Golden Triangle (Thailand)Chiang Rai Province, in the far north of Thailand. The English name comes from the meeting of Laos, Myanmar and Thailand here, but to the locals it's Sop Ruak, since this is where the Mekong meets the Ruak River.
The landscape is hilly, divided by the Ruak River that flows into the Mekong (Mae Khong) River. These rivers form a natural boundary between the three countries Laos (to the east of the Mekong), Myanmar (to the north of the Ruak), and Thailand (to the west of the Mae Khong).
The main area is the Thai riverside near the point where the rivers meet, which, in the dry season, when the Mekong runs low, is even marked by a handy sandbar. This in itself is pretty anticlimactic, so a series of increasingly bizarre attractions have been erected by the riverside to make up for it: there's a giant golden Buddha on a ship, elephant statues where you can clamber to pose atop a palanquin (in exchange for a donation, of course), elaborate shrines to the royal family, half a dozen signs stating that yes, this really is the Golden Triangle and, inevitably, river cruise touts, souvenir shops and Western-style cafes.
phone: +66 53 784444-6address: Moo 1, Ban Sop Ruak, WiangOne of the best museums in all Thailand and almost certainly the most interesting place to visit in the Golden Triangle, the Hall of Opium exhibits the history of opium around the world and in the area, the process of production, the effects of opium smoking and campaigns to eradicate and substitute the crop. There's even a tiny opium plantation inside! The hall describes itself as "edutainment", and indeed this is something of an opium theme park, with the latest in snazzy multimedia exhibits and lots of subtle hectoring about the evils of addiction. To their credit they don't whitewash Thailand's own history at all and even the CIA's exploits are covered in detail. Popular with tour groups and school children. Run by the royal Doi Tung Foundation, with profits going to charity.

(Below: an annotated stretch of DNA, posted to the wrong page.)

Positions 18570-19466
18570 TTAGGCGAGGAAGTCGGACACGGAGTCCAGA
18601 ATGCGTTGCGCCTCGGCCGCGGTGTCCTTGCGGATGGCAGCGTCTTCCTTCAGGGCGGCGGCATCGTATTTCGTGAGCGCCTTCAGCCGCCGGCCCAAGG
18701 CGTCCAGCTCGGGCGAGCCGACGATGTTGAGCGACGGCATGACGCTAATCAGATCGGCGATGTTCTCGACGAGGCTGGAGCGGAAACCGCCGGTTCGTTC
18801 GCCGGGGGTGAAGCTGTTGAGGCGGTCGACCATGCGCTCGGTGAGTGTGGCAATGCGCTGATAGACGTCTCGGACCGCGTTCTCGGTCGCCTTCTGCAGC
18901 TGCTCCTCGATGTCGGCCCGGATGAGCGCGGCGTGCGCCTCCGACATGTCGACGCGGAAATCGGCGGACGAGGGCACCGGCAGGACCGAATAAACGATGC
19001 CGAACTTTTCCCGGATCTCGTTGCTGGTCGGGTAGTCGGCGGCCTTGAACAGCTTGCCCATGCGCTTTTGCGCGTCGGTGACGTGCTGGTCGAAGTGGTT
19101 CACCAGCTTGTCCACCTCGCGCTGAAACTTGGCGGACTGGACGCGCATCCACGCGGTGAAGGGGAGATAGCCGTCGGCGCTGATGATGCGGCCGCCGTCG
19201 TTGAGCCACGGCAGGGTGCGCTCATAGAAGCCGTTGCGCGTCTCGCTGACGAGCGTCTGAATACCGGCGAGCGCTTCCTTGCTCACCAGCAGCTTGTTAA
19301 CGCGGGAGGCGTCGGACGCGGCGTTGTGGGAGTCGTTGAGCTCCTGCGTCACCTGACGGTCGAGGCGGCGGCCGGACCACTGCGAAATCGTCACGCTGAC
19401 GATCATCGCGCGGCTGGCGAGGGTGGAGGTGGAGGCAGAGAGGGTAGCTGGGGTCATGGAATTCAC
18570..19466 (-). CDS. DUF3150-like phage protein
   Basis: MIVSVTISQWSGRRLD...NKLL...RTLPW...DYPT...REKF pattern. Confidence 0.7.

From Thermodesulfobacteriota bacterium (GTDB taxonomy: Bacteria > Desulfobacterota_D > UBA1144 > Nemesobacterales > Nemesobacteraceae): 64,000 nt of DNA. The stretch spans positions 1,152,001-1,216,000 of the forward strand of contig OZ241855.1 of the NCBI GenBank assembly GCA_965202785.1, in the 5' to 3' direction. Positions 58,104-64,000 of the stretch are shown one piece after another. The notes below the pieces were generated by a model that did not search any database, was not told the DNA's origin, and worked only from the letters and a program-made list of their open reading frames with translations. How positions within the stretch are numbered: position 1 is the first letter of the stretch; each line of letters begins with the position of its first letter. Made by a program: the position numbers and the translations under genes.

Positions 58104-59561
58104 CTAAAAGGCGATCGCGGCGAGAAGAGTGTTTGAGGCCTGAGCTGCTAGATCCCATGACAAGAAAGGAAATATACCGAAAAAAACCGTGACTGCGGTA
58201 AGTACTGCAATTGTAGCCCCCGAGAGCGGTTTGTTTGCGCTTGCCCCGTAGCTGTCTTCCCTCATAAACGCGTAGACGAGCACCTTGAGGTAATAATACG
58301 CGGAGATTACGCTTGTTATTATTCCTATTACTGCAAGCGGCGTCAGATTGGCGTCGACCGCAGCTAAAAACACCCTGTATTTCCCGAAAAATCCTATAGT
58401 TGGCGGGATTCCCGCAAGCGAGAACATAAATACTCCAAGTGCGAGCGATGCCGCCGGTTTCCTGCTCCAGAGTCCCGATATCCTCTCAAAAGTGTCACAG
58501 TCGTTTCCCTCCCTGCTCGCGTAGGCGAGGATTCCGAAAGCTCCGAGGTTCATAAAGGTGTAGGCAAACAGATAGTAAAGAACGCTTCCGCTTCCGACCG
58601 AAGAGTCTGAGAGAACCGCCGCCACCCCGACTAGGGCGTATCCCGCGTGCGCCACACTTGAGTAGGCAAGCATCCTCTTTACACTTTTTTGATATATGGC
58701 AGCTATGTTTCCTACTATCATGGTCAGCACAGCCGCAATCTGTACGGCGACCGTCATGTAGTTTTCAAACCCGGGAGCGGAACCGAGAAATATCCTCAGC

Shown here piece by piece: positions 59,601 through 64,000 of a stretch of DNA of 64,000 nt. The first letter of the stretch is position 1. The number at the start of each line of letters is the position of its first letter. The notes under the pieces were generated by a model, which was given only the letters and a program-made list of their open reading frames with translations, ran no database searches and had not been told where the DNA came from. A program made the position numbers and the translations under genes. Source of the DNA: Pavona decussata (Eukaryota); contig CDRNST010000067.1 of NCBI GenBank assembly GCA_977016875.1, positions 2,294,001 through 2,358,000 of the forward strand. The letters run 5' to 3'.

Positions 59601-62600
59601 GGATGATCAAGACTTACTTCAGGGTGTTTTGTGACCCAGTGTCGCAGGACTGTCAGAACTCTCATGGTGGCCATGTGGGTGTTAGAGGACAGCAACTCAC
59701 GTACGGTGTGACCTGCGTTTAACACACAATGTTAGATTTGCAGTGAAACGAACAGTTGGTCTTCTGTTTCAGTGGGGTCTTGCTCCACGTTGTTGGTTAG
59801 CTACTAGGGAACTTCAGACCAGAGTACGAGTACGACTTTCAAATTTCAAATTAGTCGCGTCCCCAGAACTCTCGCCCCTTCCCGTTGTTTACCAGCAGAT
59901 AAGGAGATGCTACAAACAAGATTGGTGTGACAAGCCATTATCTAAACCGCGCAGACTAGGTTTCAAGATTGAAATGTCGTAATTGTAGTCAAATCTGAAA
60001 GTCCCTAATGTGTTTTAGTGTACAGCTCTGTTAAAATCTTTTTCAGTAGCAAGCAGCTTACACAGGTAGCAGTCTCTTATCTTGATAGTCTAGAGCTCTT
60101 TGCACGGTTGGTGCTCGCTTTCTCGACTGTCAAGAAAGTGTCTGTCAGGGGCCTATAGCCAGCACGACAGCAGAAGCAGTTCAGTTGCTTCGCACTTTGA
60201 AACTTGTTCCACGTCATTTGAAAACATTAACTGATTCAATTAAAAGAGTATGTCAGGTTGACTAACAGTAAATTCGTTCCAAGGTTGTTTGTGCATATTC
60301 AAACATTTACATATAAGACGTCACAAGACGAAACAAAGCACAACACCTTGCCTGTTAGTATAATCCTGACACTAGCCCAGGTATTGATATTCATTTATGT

address: 212 Moo 1, Ban Sop Ruak, WiangA privately-run museum, associated with a souvenir shop, it is unrelated to and much smaller than the hall and lacks their sophisticated presentation. Lots of opium paraphernalia and information on the production process from beginning to end.
Phra That Doi Pu KhaoBelieved to have been built by a king of Wiang Hirannakhon Ngoen Yang in mid-8th century. Remains of antiquities are in the Viharn with crumbled chedis.
- Take a photo at the gate marking the Golden Triangle.
- Go on a boat ride across to a small island named Don Sao, belonging to Laos. No visa for Laos is required to make this trip. This is popular among tourists, and many small boats offer this service. The island is in Laos, and should you be so inclined you could claim to have visited the country, although you are not allowed to enter into the rest of Laos from there without a visa.
There are a number of scruffy bamboo-built cafes as you come in from the north, and then a chain of largely identical-looking cafes and restaurants along the riverside promenade.
SriwanClean, friendly and tasty restaurant on the riverbank, offering a wide menu of all the usual Thai and Western dishes. Noodle and rice dishes start from 40 baht.
A sprawl of guesthouses and hotels has popped up on the Thai side of the river. However, better accommodations can be found in Chiang Saen, Chiang Khong and Chiang Rai, and most visitors choose to visit as a day-trip.
phone: +66 53 784084address: 229 Moo 1Resort and spa with its own elephant camp and rescue charity working to bring elephants from the streets of Bangkok in a safe and sustainable manner.
phone: +66 53 910200An all inclusive experience with elephant activities and guided tours.